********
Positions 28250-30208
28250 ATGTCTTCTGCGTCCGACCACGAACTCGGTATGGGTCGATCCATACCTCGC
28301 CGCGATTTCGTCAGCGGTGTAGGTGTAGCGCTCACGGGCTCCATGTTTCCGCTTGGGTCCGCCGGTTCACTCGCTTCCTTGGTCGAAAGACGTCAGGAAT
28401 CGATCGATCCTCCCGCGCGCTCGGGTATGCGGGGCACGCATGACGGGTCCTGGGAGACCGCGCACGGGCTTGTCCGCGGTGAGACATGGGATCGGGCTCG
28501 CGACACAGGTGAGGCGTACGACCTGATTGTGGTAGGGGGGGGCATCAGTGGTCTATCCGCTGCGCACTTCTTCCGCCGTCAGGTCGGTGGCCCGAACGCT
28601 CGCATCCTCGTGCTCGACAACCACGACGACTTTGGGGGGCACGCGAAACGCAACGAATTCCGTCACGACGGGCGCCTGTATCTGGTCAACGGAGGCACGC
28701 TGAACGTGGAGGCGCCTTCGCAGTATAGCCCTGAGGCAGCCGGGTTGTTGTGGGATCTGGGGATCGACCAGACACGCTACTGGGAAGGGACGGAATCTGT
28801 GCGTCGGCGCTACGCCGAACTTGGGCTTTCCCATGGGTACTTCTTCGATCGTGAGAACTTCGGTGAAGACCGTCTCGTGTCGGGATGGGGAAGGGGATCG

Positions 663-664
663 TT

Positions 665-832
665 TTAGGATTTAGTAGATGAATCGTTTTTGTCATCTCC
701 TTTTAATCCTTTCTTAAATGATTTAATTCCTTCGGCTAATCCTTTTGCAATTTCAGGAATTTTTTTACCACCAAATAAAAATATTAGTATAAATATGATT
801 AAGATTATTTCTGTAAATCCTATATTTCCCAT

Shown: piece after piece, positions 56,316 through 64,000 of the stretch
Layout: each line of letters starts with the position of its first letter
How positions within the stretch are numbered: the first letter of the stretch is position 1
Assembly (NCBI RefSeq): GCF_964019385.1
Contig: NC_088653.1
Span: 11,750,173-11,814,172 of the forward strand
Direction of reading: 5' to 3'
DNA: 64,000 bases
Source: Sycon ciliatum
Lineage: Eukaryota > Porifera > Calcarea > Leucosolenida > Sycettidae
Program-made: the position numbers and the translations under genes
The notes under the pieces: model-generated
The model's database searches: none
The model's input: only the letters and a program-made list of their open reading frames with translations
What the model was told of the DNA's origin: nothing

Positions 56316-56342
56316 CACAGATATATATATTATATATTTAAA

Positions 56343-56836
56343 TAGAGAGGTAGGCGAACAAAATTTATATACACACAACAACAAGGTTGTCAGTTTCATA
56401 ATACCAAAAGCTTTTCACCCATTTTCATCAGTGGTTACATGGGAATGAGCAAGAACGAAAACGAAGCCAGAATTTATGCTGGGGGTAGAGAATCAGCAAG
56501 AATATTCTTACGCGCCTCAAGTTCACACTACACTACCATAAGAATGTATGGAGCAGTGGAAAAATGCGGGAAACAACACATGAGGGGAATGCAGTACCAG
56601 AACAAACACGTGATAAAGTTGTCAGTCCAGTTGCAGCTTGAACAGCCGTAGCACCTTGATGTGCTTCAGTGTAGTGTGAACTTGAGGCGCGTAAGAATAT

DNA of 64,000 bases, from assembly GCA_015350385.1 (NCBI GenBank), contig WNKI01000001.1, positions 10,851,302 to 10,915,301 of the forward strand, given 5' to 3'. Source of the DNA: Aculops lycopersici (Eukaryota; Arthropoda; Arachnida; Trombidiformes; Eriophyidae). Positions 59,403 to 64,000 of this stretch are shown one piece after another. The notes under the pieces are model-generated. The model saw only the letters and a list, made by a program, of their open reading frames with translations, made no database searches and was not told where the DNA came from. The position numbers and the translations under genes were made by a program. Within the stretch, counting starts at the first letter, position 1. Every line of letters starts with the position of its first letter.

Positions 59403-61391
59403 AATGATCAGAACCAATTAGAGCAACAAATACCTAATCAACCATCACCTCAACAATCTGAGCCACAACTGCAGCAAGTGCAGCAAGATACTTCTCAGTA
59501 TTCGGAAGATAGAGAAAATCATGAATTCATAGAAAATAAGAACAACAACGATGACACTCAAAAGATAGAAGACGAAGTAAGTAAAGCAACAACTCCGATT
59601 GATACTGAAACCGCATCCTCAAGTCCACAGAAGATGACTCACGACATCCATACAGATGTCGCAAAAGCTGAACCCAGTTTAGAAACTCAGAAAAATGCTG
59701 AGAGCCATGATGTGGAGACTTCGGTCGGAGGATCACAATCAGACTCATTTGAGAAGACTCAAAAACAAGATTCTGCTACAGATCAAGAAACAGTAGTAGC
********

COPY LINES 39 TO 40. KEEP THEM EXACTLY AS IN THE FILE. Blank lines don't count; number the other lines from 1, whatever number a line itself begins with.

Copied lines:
59403 AATGATCAGAACCAATTAGAGCAACAAATACCTAATCAACCATCACCTCAACAATCTGAGCCACAACTGCAGCAAGTGCAGCAAGATACTTCTCAGTA
59501 TTCGGAAGATAGAGAAAATCATGAATTCATAGAAAATAAGAACAACAACGATGACACTCAAAAGATAGAAGACGAAGTAAGTAAAGCAACAACTCCGATT